From star-studded Beverly Hills to backcountry New Hampshire, havens of hospitality are revived
Beverly Hills Hotel, Beverly Hills, Calif.
The pink, palace-sized landmark, considered by historians to be one of the most splendid examples of Mission Revival architecture in California, is back in business again.
Closed in 1993 with the intent of reopening in its original 1913 splendor, the $100-million makeover has largely been successful. It returns the massive, cupola-topped structure to a fresh and vivid incarnation of its southern California youth, when this town was a country crossroads in the foothills far west of Los Angeles.
Annual pilgrims - and local preservation purists who wanted only structural reinforcement and no substantive or cosmetic alteration - can breathe a sigh of relief: The essential look and structure remain the same.
If anything, the hotel seems more itself than ever.
The trademark pink stucco glistens beneath the original twin California fan palm trees that mark the hotel's entrance, and the red carpet under the candy-striped green-and-white porte-cochere feels comfortably familiar.
What's new are additions to the lobby. A swank new tea room sits off the main desk, where the opulence of a hand-painted, gold-leaf Steinway reminds the visitor that this renovation was done under the auspices of the sultan of Brunei, the hotel's current owner. A new grand staircase sweeps guests up from the lobby.
But the famous Polo Lounge, where Hollywood producers gather to initiate and close major deals, is intact, as are the 52 phone and fax lines at the adjacent pool. And there are luxurious bungalows, as usual, for the likes of Walter Annenberg, who has long rented Bungalow No. 5 for $2,750 a night.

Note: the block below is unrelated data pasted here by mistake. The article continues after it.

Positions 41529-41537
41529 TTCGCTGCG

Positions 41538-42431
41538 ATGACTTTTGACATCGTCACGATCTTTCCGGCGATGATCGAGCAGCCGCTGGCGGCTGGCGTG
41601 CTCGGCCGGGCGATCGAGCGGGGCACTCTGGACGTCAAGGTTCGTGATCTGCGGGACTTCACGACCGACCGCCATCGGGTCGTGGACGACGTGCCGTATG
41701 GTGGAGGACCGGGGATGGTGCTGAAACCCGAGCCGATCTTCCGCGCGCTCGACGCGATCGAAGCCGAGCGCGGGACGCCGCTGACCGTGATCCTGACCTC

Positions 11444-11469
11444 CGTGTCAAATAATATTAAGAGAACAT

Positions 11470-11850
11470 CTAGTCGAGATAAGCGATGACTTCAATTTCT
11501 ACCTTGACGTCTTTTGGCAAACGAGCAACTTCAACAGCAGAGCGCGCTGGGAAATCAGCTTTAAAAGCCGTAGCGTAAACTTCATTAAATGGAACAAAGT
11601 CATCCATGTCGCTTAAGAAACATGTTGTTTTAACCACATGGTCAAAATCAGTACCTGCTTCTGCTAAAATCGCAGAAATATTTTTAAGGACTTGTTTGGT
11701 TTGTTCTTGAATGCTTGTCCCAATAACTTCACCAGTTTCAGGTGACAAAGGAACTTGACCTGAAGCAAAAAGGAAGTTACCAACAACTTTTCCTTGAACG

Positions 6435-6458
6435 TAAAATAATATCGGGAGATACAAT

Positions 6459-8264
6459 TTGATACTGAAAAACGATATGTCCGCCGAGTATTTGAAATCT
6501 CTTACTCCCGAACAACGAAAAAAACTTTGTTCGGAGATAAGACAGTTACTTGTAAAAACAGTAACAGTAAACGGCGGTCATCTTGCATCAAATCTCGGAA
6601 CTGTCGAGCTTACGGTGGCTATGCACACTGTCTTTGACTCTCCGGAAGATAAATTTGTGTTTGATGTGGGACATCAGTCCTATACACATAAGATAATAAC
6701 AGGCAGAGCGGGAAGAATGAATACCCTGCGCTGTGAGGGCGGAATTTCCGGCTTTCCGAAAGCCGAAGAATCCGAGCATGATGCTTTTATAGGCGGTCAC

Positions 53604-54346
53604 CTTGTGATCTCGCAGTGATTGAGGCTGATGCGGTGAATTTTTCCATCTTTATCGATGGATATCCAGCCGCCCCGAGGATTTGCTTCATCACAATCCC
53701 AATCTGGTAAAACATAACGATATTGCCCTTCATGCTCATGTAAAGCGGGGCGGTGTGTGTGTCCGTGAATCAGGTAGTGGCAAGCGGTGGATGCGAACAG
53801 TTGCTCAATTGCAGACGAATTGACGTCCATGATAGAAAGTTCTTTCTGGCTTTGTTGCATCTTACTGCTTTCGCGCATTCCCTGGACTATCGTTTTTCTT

This Hollywood landmark, home to the original ''power breakfast,'' has been due for a major overhaul.
Gensler Associates, the firm in charge of the makeover, was faced with pre-World War I plumbing and wiring, and there was no central air conditioning.
Despite its cachet as being home to tinsel-town power brokers, the hotel was beginning to lose business to more modern luxury hotels such as the Four Seasons and the newly opened Peninsula Hotel.
Most of the regular guest rooms have been enlarged, reducing the total number to 194 from the pre-renovation number of 253. The updated rooms now offer such amenities as three phones with private lines, plain-paper fax machines and computer-modem capabilities, two TV sets and a CD/cassette player, walk-in closets, and large marble and granite bathrooms.
Local boosters point to the improvements as one more sign that Beverly Hills is in the middle of an economic boom.
Barney's, the upscale New York department store, recently opened, and Saks Fifth Avenue just finished an expansion on Wilshire Boulevard. At the same time, Bloomingdale's is negotiating to build its West Coast flagship store on Beverly Drive, and a huge Nike Town shoe and clothing store is pending on Wilshire.
Posh Rodeo Drive is nearly 100 percent leased for the first time in years, according to city officials.
The hotel does not offer corporate reductions to the business traveler. With rooms starting at $275, some are wondering if the Beverly Hills Hotel can get back in the game after having been out of the loop for nearly three years.
Hotel officials aren't worried. Business is brisk. Besides, they are quick to point out, about 2.8 million passengers fly between New York and Los Angeles every year, making it the nation's No. 1 air route. Nearly half those fliers are business travelers - with fat expense accounts.